FTC Launches Civil Probe Into Herbalife

The nutrition supplement company has been under attack by billionaire investor William Ackman, who's been pressing regulators to look into the way Herbalife operates.

Copyright © 2014 NPR. For personal, noncommercial use only. See Terms of Use. For other uses, prior permission required.

DAVID GREENE, HOST:

Federal regulators said yesterday that they have started investigating the nutritional supplement company Herbalife. The company has been under attack by billionaire hedge fund manager William Ackman, who's been pressing regulators to look into the way Herbalife operates.

NPR's Jim Zarroli has more.

JIM ZARROLI, BYLINE: The Federal Trade Commission confirmed that it has launched a preliminary investigation of Herbalife. If the commission finds that the company did anything deceptive, it could lead to civil charges. Herbalife is a multilevel marketing company, like Avon or Amway. It has more than 3 million distributors who buy its products and sell them, usually to people they know. Lately, regulators and legislators have been looking into charges that Herbalife operates as a kind of pyramid scheme.

David Balto is a former policy director at the commission.

DAVID BALTO: The FTC, you know, cares a lot about what Congress thinks about what's going on in the marketplace. And if the - you know, congressmen express a lot of concern on a matter, oftentimes that will lead the FTC to open an investigation.

ZARROLI: Much of the attention being focused on Herbalife is because of Ackman. The billionaire investor has shorted the company's stock, which means he's betting that it will go down. And he stands to earn many millions of dollars if the stock falls enough. Ackman has enlisted civil rights groups and politicians to launch an extraordinary public campaign against Herbalife.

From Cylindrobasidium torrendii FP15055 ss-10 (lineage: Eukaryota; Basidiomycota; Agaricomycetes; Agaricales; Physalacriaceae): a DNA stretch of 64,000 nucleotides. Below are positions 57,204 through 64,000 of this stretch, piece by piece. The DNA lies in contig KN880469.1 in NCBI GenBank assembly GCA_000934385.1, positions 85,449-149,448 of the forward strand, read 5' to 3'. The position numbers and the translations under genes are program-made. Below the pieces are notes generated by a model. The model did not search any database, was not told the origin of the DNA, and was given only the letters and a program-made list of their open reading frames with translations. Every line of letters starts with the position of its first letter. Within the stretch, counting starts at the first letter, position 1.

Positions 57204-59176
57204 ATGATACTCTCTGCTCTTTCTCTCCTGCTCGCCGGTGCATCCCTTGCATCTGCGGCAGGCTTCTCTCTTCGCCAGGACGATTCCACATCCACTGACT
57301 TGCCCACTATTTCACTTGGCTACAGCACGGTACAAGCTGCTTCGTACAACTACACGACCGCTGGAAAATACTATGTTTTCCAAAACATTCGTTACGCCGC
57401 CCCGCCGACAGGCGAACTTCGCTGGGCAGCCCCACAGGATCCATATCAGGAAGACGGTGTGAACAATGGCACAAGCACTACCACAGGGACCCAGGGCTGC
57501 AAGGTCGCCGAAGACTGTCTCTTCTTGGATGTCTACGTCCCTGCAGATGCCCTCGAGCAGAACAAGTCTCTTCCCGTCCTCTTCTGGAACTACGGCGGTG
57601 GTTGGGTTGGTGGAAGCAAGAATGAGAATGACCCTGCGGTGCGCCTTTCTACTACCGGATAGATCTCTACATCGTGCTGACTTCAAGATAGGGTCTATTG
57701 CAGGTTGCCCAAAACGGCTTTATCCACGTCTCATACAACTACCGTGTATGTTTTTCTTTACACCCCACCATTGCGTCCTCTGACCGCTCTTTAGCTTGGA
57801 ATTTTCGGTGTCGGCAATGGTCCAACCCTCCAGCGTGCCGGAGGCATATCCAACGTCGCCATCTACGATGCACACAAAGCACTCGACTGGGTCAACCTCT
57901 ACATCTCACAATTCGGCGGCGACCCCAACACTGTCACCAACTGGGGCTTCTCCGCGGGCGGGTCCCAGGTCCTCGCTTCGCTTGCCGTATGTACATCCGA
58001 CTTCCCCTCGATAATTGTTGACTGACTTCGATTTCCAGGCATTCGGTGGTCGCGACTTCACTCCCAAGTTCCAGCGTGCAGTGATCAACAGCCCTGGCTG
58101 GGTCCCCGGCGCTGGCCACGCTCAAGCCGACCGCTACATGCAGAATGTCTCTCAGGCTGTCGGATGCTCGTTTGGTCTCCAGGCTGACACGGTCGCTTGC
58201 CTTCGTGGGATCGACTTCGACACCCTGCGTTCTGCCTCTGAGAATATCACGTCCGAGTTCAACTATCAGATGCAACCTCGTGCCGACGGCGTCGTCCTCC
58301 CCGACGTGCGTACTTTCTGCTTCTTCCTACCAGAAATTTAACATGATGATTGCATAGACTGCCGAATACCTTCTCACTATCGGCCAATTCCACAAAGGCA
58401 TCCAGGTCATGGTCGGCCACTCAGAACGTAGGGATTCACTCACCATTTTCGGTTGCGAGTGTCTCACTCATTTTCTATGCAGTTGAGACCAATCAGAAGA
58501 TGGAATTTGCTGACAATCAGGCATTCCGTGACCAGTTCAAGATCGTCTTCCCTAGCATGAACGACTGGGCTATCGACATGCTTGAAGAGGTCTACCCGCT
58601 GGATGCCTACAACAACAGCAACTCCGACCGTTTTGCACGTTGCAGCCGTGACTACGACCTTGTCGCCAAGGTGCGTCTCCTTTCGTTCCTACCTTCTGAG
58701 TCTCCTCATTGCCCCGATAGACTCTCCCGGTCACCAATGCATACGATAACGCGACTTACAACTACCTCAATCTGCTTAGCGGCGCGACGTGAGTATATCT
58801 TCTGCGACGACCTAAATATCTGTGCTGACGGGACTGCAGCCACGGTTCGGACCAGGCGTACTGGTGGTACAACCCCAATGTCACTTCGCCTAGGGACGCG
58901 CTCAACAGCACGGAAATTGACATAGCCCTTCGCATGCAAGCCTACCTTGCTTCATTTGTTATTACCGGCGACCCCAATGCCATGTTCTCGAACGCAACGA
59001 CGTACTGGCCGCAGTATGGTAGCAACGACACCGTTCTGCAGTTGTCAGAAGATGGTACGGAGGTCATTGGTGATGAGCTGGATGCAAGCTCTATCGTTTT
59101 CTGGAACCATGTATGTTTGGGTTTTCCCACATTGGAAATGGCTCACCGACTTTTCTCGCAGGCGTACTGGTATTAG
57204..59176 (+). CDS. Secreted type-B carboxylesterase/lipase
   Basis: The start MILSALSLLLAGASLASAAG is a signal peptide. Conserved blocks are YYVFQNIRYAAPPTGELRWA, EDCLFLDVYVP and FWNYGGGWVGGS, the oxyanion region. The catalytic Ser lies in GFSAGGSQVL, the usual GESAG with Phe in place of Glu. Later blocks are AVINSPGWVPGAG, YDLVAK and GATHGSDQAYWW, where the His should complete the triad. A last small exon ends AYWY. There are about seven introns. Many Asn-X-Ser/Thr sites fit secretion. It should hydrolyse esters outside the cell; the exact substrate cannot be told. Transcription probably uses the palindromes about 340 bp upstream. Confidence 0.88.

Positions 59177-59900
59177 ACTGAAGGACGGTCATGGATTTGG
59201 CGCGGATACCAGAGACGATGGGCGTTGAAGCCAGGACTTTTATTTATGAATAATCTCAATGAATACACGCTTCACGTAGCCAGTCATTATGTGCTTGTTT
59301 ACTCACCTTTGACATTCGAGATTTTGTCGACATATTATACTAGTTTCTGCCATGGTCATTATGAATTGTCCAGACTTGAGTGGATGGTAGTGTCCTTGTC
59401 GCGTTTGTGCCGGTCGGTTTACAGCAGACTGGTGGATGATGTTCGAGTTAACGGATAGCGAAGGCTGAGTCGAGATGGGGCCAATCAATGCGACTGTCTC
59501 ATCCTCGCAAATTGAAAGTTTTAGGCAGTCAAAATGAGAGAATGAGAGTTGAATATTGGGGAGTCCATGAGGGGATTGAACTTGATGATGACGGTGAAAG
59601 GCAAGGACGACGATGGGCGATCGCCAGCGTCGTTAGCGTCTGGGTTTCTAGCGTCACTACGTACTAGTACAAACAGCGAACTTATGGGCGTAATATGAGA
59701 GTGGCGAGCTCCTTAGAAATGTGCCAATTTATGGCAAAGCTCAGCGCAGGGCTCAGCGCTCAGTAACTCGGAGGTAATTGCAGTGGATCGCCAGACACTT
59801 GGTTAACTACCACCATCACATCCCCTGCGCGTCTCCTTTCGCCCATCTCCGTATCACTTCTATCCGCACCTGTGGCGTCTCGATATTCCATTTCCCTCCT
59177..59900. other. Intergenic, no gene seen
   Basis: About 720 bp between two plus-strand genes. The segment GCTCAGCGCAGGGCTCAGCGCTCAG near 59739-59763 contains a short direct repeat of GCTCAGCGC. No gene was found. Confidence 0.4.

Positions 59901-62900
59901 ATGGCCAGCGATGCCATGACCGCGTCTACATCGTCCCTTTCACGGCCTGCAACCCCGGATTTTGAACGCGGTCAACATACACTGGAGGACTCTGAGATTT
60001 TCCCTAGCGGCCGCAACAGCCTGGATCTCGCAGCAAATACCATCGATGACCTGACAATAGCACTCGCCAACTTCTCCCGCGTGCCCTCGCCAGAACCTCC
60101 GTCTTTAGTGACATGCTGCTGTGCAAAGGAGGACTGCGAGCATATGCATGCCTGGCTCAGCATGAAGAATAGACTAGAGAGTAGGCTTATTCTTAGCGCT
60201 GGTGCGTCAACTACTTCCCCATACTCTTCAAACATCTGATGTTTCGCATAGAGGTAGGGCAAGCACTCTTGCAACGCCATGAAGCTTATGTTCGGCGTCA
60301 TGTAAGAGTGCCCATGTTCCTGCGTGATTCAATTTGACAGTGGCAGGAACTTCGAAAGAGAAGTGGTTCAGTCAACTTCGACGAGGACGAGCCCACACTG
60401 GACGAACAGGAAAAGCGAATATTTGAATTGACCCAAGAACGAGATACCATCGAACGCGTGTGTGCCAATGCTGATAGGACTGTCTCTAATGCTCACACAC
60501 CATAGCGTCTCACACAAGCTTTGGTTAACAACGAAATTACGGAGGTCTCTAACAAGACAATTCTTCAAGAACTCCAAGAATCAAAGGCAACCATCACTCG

The company said yesterday that it welcomed the FTC's investigation as an opportunity to combat some of the misinformation spread by Ackman. And it promised to cooperate with investigators.

Jim Zarroli, NPR News.

Copyright © 2014 NPR. All rights reserved. No quotes from the materials contained herein may be used in any media without attribution to NPR. This transcript is provided for personal, noncommercial use only, pursuant to our Terms of Use. Any other use requires NPR's prior permission. Visit our permissions page for further information.

NPR transcripts are created on a rush deadline by a contractor for NPR, and accuracy and availability may vary. This text may not be in its final form and may be updated or revised in the future. Please be aware that the authoritative record of NPR's programming is the audio.

Comments

 

Please keep your community civil. All comments must follow the NPR.org Community rules and terms of use, and will be moderated prior to posting. NPR reserves the right to use the comments we receive, in whole or in part, and to use the commenter's name and location, in any medium. See also the Terms of Use, Privacy Policy and Community FAQ.